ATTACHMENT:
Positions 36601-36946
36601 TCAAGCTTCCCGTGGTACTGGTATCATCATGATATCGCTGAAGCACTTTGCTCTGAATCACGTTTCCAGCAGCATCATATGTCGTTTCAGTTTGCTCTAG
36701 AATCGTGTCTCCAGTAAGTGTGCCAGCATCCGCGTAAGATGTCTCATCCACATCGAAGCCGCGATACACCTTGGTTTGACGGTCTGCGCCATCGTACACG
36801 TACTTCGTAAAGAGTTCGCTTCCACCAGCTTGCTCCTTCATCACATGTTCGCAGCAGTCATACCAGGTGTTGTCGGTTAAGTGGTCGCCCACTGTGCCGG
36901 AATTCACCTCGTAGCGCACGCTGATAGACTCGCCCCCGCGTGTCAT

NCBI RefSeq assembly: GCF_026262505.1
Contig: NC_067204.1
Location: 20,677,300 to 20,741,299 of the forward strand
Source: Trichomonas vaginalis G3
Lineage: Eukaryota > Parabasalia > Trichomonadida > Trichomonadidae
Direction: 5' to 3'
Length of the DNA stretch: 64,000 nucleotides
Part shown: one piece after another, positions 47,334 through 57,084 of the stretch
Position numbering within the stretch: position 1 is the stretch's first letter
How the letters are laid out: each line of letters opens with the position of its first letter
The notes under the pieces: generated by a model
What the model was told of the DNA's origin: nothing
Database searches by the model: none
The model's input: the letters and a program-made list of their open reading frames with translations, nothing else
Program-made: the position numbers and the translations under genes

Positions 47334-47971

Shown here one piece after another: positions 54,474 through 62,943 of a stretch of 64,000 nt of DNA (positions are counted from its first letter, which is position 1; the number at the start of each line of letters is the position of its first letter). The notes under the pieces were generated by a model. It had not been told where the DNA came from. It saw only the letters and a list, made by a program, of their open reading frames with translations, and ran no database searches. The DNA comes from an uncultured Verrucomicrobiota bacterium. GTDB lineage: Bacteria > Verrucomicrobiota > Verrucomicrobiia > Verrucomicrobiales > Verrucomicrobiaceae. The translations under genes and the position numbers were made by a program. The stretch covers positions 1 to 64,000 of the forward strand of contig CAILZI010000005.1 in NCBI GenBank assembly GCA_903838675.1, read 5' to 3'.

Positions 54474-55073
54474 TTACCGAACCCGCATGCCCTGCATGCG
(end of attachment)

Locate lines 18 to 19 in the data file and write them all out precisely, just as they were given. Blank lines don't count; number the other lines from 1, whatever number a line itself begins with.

Database searches by the model: none
The model's input: the letters and a program-made list of their open reading frames with translations, nothing else